GitLab pulls U-turn on plan to crank up usage telemetry after both staff and customers cry foul

GitLab has swiftly backtracked on plans to add telemetry services to track usage of its products.

VP of product Scott Williamson announced on 10 October that “to make GitLab better faster, we need more data on how users are using GitLab”.

GitLab is a web application that runs on Linux, with options for self-hosting or using the company’s cloud service. It is open-source, with both free and licensed editions.

Williamson said that while nothing was changing with the free self-hosted Community Edition, the hosted and licensed products would all now “include additional JavaScript snippets (both open source and proprietary) that will interact with both GitLab and possibly third-party SaaS telemetry services (we will be using Pendo)”. The only opt-out was to be support for the Do Not Track browser mechanism.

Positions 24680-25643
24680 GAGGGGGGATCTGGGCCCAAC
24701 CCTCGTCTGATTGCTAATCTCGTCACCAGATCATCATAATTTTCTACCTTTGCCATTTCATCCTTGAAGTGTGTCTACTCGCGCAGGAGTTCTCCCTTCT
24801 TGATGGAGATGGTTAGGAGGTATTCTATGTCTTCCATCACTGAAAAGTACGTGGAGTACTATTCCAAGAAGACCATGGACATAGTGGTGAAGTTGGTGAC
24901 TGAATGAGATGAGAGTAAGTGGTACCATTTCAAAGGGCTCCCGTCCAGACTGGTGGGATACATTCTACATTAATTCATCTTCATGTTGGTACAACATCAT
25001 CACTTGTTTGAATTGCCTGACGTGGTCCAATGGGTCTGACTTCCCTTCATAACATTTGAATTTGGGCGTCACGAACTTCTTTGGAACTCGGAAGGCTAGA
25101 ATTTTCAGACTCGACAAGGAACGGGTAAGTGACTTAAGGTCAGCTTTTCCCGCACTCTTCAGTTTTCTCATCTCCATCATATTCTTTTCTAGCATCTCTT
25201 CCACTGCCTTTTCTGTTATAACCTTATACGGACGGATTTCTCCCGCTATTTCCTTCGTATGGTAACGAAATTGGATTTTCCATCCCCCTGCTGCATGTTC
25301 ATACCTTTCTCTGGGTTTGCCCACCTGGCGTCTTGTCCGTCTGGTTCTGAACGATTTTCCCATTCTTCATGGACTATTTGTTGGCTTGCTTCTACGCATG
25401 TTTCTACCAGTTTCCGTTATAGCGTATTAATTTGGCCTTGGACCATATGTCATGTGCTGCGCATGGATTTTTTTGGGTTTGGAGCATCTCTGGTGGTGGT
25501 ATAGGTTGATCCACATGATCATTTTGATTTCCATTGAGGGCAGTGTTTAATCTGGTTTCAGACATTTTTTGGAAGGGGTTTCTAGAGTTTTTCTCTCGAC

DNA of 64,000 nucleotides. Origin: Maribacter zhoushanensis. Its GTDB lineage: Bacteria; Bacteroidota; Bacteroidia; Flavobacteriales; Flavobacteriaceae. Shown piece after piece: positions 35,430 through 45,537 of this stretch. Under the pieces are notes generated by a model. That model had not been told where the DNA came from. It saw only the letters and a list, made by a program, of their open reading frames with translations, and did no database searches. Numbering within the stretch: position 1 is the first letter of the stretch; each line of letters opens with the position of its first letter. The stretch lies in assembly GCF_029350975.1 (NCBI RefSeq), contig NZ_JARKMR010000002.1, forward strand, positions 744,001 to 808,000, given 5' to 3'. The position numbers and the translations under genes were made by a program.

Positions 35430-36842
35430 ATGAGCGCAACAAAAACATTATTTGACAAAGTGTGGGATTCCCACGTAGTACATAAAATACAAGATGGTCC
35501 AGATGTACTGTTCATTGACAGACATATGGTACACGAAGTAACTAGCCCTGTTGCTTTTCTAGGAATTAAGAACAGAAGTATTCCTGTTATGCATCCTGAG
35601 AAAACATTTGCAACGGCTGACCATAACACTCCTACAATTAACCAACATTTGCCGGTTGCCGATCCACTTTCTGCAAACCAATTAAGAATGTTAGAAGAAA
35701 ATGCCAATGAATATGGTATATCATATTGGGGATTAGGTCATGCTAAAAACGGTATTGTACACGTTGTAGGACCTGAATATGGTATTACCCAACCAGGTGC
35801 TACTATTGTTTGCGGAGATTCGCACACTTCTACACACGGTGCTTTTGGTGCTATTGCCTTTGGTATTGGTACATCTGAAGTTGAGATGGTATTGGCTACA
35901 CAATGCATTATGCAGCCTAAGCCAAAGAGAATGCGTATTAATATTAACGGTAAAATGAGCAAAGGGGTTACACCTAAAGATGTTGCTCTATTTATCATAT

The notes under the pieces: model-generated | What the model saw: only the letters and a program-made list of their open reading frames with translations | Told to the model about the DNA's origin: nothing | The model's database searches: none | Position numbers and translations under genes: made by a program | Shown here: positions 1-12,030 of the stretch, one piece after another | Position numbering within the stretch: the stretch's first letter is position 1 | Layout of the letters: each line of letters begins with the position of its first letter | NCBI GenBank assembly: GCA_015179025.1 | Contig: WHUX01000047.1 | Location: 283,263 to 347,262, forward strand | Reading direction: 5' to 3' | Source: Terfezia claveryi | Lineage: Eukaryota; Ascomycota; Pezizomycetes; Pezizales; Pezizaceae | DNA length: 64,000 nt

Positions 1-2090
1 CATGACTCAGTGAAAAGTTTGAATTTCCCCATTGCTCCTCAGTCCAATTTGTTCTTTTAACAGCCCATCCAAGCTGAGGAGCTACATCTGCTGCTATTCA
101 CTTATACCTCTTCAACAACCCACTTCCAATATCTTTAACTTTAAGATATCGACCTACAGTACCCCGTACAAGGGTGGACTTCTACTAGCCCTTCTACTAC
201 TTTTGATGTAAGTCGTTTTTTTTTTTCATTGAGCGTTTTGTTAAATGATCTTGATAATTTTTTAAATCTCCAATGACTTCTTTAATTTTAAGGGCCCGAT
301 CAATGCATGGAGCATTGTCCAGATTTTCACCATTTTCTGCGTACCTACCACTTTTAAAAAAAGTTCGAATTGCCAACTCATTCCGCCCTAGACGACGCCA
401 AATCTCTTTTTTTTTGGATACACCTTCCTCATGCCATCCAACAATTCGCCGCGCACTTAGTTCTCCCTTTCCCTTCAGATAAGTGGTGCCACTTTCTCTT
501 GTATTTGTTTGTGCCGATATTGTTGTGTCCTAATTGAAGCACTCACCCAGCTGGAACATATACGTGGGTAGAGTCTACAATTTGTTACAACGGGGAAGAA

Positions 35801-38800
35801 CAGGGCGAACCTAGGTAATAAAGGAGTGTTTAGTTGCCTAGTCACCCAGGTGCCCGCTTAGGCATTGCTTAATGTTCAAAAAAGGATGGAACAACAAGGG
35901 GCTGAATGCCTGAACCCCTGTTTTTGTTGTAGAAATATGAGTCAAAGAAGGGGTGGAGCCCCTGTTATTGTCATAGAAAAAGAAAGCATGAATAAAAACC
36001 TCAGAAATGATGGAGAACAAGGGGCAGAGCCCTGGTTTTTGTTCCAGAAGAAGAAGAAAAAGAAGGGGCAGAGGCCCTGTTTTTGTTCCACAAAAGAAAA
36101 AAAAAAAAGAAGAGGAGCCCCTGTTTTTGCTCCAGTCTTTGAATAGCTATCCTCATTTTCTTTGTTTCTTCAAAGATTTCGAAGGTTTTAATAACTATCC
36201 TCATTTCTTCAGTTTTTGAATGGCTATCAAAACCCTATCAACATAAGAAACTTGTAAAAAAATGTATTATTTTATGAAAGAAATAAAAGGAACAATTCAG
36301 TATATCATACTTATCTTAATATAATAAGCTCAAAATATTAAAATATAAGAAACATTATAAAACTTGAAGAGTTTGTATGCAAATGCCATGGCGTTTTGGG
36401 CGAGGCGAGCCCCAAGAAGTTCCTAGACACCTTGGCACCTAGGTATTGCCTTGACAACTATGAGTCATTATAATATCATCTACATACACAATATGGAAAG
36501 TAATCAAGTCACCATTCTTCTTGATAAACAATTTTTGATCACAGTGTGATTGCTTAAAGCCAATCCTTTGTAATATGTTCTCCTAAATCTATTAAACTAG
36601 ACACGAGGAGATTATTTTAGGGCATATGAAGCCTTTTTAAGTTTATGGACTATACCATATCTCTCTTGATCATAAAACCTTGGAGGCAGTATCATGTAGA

GitLab customers and even some staff were not pleased. For example, Yorick Peterse, a GitLab staff developer, said telemetry should be opt-in and that the requisite update to the terms of service would break some API usage (because bots do not know how to accept terms of service), adding: “We have plenty of customers who would not be able to use GitLab if it starts tracking data for on-premises installations.”

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